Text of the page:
“The Catholic God is watching at all times and will punish people who disobey His commandments with most terrible punishments—burning forever in hell, for example. These threats cannot easily be tested because God and hell are invisible, and the fear is inculcated from early childhood...Having raised the fear, Catholicism reduces it again. If you turn to Christ you will be forgiven...God's love is always available but at a price, and that price is often overlooked completely because it is paid so willingly. It is the price of investing massive amounts of time, energy and money in your religion—in other words working for the memes...”

This same analysis applies for new religions. New memes that dovetail with basic human needs/desires and fears (value-related incentives) will be more successful than those that do not. The New Age Movement is a classic example of a new religious movement that cultivates these human emotions. The New Age to come is described in paradise terms (eros, pleasure, desire), but those who do not jump on the bandwagon preparing for its entrance will not witness it, suffering instead a tragic end (thanatos, death, fear). The tactic of inciting fear is what I call an "immune meme," or "idea quarantine," or "meme inoculation." Religious ideas that draw upon fear, such as the Devil will get you or in some eastern traditions Kal will get you, safeguard the con- version to their own family oriented memes. By utilizing a pre-existing counter programming, the virus, as it were, will not let you out of its grip.

Blackmore on Religious Memes

“No one designed these great faiths with all their clever tricks. Rather, they evolved gradually by memetic selection. But now days people deliberately use memetic tricks to spread religions and make money. Their techniques of memetic engineering are derived from long experience and research, and are similar to those used in propaganda and marketing; with radio, television and the Internet, their memes can spread far further and faster than ever before. Billy Graham's style of teleevangelism is a good example. He starts out by evoking fear, reminding people of all the terrible things happening in the world and their own impotence and mortality. He presents science as having no answers ands as a cause of the world's ills, and then persuades people to surrender to the all-powerful God who is their only hope of salvation. The experience of surrender raises powerful emotions and people turn to God in huge numbers.”

As with all successful memes, religious ideas must be relatively simple to be easily spread. Certain religions will never be very popular because they either tend to be too complicated to transmit (without losing the very complexity they wish to retain) or because they generate safeguards against duplication. Judaism has been around much longer than either Christianity or Islam, but it remains a relatively small world religion, with numbers ranging from 14 to 20 million (depending upon your census). Why so small, especially when its core text (the Torah) has millions of copies in circulation? A number of possible answers present themselves, but clearly the intricate laws governing Jewish behavior (including circumcision) is one of them. But even more important than that, was we shall see when discussing memetic distribution, is the general resistance of Jews to "preach" their religion to others. Compare a Jewish rabbi for instance with a Mormon missionary. How many times has someone of the Jewish faith knocked on your door inviting you to the local temple? But how many times has a Mormon, or for that matter a Jehovah Witness, made personal inquiries of you and your faith?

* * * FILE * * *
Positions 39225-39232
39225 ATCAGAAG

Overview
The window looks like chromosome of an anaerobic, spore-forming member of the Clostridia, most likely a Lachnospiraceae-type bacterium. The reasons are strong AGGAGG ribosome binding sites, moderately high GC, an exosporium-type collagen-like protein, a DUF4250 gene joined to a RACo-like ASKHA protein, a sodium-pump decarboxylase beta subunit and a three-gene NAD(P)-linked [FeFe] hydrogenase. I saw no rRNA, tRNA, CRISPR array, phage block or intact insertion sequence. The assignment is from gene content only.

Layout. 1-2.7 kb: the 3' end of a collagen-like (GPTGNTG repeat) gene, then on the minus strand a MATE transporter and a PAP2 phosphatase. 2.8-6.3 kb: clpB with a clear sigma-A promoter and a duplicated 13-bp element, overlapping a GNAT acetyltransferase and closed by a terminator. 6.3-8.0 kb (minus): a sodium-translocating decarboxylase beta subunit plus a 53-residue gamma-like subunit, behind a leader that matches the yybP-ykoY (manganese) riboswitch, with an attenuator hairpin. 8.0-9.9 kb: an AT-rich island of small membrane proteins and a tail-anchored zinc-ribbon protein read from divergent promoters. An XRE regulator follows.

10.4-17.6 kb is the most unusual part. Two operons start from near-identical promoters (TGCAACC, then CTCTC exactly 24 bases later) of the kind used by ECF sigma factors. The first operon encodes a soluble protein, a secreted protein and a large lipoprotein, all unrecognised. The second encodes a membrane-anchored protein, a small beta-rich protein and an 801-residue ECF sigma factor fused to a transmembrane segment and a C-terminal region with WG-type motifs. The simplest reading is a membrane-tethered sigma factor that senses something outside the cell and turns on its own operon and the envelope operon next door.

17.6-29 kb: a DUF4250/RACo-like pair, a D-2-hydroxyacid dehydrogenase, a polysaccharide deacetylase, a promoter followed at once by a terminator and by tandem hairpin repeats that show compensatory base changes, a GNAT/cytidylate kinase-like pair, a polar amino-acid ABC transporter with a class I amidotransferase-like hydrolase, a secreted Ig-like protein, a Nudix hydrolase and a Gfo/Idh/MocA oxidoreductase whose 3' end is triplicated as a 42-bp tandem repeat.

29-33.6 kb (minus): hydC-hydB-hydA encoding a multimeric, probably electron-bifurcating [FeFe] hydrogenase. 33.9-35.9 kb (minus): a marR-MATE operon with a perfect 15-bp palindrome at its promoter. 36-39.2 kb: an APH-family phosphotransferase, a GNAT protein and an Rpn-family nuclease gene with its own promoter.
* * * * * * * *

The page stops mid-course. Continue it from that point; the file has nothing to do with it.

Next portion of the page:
While Blackmore's theory suggests that a popular religion must be relatively simple at its core (at least in the sense of being accepted or rejected by potential recruits), this doesn't mean that the most popular religions in the world are the stupidest. Her point, rather, is that the essential core doctrine must be simplified to a degree that its essence can be transmitted with the least difficulty. (The downside, of course, to an extremely simple memeplex is that its very easiness may not ensure long term commitments. The more complicated a conversion procedure—the more time and effort it takes—the more likely the neophyte will stay within the group and display adherence. Some religions have small followings but quite devoted members.) Thus, even though Catholicism may have a fairly complex theology (one need only think of Thomas Aquinas' Summa Theologica), its essential message necessary for conversion must be kept at a bare minimum. The Apostle's Creed offers a simple memeplex. Otherwise, with too complex theology potential recruits would be warded off. Now on some level this has already happened, since Catholicism is a much more complicated memeplex than fundamentalist Biblical Christianity. (Remember that many Catholics today are not converts but recipients of a birth heritage.) To formally convert to Catholicism you need a priest sanctified by the Church to perform Baptism. Later one must receive the various sacraments. However, in some streamlined fundamentalist Christian sects the process of conversion is extraordinarily simple, usually codified in a phrase such as, "I accept Jesus Christ as my Personal Lord and Savior and that he died for my sins and resurrected on the 3rd day.... etc, etc." Say the statement sincerely and repent for one's sins and you are "born again" in the Christian community. You also receive the grace of Jesus and eternal life. Very simple compared with Catholicism and perhaps the reason why conservative Christianity is on the rise. In Islam there is a similar scenario. One needs only to declare the Islamic creed ("There is one God and Muhammad is His Prophet") with deep sincerity and conversion has transpired. This helps explain why Islam is the fastest growing religion in the world, expected to significantly surpass Catholicism. Besides promoting simple religious memes (creeds) for conversion, both Christianity and Islam have classic Eros and Thanatos components (eternal heaven and eternal hell); each en- courage conversions (passively and, at times, forcibly); and each stress increasing family size (this ranges from Christianity's prohibitions against artificial birth control to Islam's allowance of four wives to males if they can support each of them).